The schools should be teaching and demonstrating nutritious eating and parents should as well. Our obesity epidemic is an embarrassing national tragedy. We can do much better.

It's up to parents. Schools adhere to what the federal government believes is a healthy diet, and that doesn't look anything like the plant paradox for which you advocate.



Quote:
Originally Posted by Mikala43 View Post
Weird. If I'm hungry and want pizza, but get an apple.... I still eat the apple, because, you know..... hunger.

Kids that don't eat apples and broccoli at home don't eat them at school either. The Obama program didn't improve the quality of the meals. It was worse in many cases, so kids took to Twitter and other platforms. Many schools that had joined the program and received additional federal funding for it, chose to drop out by 2015 or so because they couldn't comply.

The relaxed rules are not much different. Instead of requiring that 100% of grains must be whole grain, 50% can be non-whole grain. The glycemic difference between the two is negligible even though many have been misled to believe that whole grain is much healthier. Milk was required to be nonfat, even 2% milk was banned. Now 1% milk will be allowed.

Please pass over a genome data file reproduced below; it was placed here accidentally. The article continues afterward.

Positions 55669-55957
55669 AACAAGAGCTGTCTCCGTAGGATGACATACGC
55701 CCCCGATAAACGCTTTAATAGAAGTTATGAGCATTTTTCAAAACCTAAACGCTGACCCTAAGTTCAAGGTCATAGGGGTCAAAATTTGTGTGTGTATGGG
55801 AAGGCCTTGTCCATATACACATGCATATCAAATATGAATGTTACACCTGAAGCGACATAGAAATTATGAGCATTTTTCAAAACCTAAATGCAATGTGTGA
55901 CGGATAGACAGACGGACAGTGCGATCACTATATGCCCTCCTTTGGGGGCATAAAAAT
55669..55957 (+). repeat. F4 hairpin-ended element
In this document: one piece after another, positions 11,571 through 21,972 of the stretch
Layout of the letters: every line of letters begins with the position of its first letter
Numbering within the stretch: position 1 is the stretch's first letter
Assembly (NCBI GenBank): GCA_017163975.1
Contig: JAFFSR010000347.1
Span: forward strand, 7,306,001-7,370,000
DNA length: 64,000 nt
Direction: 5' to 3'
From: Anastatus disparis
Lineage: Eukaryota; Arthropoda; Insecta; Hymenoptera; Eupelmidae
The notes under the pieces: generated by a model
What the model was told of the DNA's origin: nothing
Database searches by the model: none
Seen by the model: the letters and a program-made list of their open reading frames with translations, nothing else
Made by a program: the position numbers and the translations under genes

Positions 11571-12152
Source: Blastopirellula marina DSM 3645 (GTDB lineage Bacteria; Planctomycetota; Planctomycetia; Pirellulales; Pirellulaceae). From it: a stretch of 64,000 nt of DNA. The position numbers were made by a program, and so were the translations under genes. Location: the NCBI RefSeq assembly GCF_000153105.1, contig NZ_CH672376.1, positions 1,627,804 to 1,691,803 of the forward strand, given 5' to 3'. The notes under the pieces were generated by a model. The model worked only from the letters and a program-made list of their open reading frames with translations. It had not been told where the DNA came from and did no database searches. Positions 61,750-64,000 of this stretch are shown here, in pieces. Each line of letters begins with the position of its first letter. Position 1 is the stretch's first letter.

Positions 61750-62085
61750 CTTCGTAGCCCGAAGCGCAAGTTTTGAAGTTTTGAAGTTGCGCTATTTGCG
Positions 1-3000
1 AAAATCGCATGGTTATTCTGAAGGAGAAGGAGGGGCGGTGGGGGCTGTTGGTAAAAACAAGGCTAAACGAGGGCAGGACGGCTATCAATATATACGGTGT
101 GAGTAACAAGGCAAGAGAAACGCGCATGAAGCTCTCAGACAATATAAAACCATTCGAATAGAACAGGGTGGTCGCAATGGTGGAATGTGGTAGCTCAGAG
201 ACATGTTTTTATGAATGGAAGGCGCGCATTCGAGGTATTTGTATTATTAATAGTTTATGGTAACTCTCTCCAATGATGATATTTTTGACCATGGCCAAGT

If it were up to me, kids wouldn't be served so much grain and dairy, if any. But, government nutritionists disagree with me.
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Old 05-11-2019, 09:45 AM
 
5,311 posts, read 2,757,146 times
Reputation: 9830
The US government pushes dairy and grains bacause US farmers produce so much of them.

Read the books The Dorito Effect and Salt, Fat, Sugar, especially the chapter that describes the manipulation of demand for cheese, to use up dairyfat excess when whole milk became a “bad” product. According to the book, US consumption of dairy shot up by unbelieavable percentages during and after marketing brainwashed people into thinking it is normal that everything have cheese in it. And LOADS of cheese, not just a little bit.